The current pace of advances in generative artificial intelligence makes it difficult to forecast how the technology will affect the economy, business, and society. Nonetheless, it already seems clear that the new AI applications will produce a narrow cohort of winners and lead to a smaller workforce, confronting governments with big policy challenges.

Consider how AI will affect the three key components of growth: capital, labor, and productivity. In terms of capital, the massive volume of investment required to power AI innovations ensures that there will be a smaller, more concentrated set of winners. Big Tech firms with monopolies in their respective markets are the only ones that can afford the enormous costs associated with developing, training, and powering large language models (LLMs).

Most of these costs come from running high-end graphics processing units (GPUs), and from powering and cooling enormous data centers. Sam Mugel, the chief technology officer of Multiverse, estimates that training the next generation of LLMs will soon cost at least $1 billion. In 2023 alone, the Magnificent Seven – the top technology companies in the United States –allocated a combined $370 billion to research and development. That is roughly equal to the European Union’s total R&D budget (counting both businesses and the public sector).

With respect to labor, it is too early to anticipate the winners and losers, or how the gains and losses associated with AI will be distributed across the economy. While a 2023 report from Goldman Sachs estimated that AI could “expose the equivalent of 300 million full-time jobs to automation,” a World Economic Forum survey of 803 companies points to a much lower net loss, owing to job creation related to investment in the green transition and climate-change adaptation.

In any case, many fear that AI will contribute to long-term structural unemployment, creating a jobless class that will include both skilled and unskilled workers. But while the projections above provide a baseline of what might occur, there is ample scope to refine our thinking on the issue. After all, the scale of the problem will depend on which jobs are lost at different points of the AI value chain.

We have not yet seen what job losses at one link in the chain will mean elsewhere in the technology sector, let alone the broader economy. The impact on jobs could vary widely as we move from chip manufacturers, AI infrastructure, and AI applications to sectors such as health care, education, and telecommunications – all of which are poised to benefit from AI innovations. At the technology’s base, there is already enormous growth and job creation as chip manufacturers (such as Nvidia) build fabrication facilities and invest in the production capacity that will drive the AI revolution.

It is less clear how many jobs will be created or lost elsewhere, because no one can predict all the ways a new technology will be used, or what knock-on effects it may have. Early indications of AI’s impact on long-term efficiency and productivity gains are encouraging – at least for those workers who will still have jobs. For example, a 2023 study of 5,000 workers by Erik Brynjolfsson, Danielle Li, and Lindsey R. Raymond found that AI tools boosted worker productivity by 14%, on average, and by 34% for new and low-skilled workers.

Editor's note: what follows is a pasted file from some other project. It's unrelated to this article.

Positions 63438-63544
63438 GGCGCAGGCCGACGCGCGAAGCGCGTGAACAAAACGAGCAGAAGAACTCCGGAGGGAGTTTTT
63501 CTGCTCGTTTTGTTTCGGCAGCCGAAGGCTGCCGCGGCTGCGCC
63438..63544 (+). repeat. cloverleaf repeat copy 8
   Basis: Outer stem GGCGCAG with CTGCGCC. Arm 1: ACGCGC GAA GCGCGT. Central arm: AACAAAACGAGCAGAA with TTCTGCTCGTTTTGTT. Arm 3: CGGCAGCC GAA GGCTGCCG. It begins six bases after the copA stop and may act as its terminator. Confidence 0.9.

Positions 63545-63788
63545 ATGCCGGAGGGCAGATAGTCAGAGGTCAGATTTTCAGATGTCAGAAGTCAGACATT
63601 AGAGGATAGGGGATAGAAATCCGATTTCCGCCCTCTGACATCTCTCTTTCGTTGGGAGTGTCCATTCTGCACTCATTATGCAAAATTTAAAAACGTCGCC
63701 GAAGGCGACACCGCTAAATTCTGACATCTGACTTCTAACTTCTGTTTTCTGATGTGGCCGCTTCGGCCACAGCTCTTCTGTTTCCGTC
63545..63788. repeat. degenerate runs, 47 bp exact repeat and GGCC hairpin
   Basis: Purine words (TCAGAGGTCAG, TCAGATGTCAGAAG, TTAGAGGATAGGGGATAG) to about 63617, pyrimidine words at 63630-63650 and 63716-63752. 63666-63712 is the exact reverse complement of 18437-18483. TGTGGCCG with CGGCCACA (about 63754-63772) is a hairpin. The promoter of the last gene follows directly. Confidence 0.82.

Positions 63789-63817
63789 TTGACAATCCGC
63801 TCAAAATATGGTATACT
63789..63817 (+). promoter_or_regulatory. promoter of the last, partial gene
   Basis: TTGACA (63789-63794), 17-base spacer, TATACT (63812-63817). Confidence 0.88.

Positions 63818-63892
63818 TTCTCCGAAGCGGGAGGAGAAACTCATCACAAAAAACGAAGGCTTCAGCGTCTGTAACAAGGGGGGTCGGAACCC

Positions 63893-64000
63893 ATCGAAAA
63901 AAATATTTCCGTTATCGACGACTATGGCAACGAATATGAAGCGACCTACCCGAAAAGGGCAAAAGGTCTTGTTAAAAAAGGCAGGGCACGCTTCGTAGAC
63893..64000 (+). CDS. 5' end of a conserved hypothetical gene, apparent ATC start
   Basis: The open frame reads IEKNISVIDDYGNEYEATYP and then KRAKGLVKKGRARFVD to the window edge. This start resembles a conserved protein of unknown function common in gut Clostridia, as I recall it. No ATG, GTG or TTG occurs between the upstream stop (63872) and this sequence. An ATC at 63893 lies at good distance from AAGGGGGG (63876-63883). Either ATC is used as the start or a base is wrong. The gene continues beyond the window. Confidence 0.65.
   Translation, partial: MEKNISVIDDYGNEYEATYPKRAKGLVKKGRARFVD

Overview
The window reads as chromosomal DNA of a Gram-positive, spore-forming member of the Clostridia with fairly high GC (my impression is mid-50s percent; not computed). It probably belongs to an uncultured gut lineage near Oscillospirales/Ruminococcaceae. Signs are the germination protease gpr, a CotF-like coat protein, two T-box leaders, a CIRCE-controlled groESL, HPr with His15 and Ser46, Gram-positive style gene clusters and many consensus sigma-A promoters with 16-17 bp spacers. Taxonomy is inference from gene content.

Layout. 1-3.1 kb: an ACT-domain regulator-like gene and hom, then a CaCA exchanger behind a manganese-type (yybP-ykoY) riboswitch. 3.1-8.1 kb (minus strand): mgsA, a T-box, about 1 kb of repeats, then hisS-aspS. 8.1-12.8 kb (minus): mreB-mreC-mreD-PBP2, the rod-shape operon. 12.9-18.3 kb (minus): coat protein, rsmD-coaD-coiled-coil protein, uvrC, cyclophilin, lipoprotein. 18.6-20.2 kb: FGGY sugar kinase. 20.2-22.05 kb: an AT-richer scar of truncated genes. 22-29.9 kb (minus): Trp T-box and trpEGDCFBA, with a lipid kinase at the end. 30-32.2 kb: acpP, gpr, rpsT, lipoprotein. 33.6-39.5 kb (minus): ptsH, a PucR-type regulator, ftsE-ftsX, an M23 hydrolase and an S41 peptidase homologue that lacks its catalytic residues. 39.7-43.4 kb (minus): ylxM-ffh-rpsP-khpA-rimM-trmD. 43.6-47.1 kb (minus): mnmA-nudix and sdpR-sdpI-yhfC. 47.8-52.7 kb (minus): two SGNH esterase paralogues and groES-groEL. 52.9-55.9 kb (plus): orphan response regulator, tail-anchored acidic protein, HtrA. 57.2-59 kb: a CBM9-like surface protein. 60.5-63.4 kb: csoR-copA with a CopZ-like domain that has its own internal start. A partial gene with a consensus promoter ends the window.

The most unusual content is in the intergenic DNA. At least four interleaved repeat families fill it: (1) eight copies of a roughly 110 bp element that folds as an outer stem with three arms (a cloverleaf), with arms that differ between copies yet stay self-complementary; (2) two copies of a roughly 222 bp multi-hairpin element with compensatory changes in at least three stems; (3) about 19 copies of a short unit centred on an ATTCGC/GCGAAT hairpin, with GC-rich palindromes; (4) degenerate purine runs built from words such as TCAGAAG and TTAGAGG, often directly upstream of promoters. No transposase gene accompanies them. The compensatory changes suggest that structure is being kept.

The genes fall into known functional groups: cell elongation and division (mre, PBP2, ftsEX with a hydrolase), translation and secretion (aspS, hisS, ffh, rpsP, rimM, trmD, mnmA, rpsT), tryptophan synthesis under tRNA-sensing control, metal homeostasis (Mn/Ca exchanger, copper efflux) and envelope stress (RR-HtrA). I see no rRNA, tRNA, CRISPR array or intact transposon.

Technological advances have a long track record of enhancing global connectivity in trade and telecommunications, expanding access to public goods like health care and education, driving innovation, improving living standards, and ultimately powering broad-based economic growth. There is no reason to think that AI will not do the same.

Moreover, AI will likely diffuse across the wider economy faster than previous technologies did, which means that AI-related productivity and efficiency gains could happen sooner rather than later. Earlier general-purpose technologies (such as the steam engine, electrification, and personal computers) required vast outlays to build the underlying infrastructure. It took more than 40 years for electricity to become widely accessible in the first half of the twentieth century, and it took roughly a decade for smartphones to surpass 90% adoption in the 2010s. AI, by contrast, can be deployed through existing digital platforms and devices.

The upshot is that the AI super cycle will likely drive productivity gains and stronger economic growth – to the tune of $16 trillion globally by 2030, in PwC’s forecast. But these gains will accrue largely to the owners of capital, and less so to a potentially shrinking labor force. In an era of less labor-intensive growth, many companies and industries will adapt their business models – namely, by increasing the ratio of capital to employment – and governments will need to reassess tax and welfare policies.

If greater economic gains are flowing to the owners of capital, taxes will need to change accordingly. For example, a much higher corporate tax rate may be necessary to capture the excess profits generated by automation and a smaller workforce. With respect to welfare, the threat of rising structural unemployment from AI will reinvigorate debates about hitherto radical proposals such as a universal basic income.

We must reflect on AI’s effect on inequality both within countries – between capital and labor – and among countries. A widening gap between technology leaders, such as the US and China, and the rest of the world – particularly the poorest economies – bodes ill for an already-fraught geopolitical environment.

Dambisa Moyo, an international economist, is the author of four New York Times bestselling books, including Edge of Chaos: Why Democracy Is Failing to Deliver Economic Growth—and How to Fix It (Basic Books, 2018).

©Project Syndicate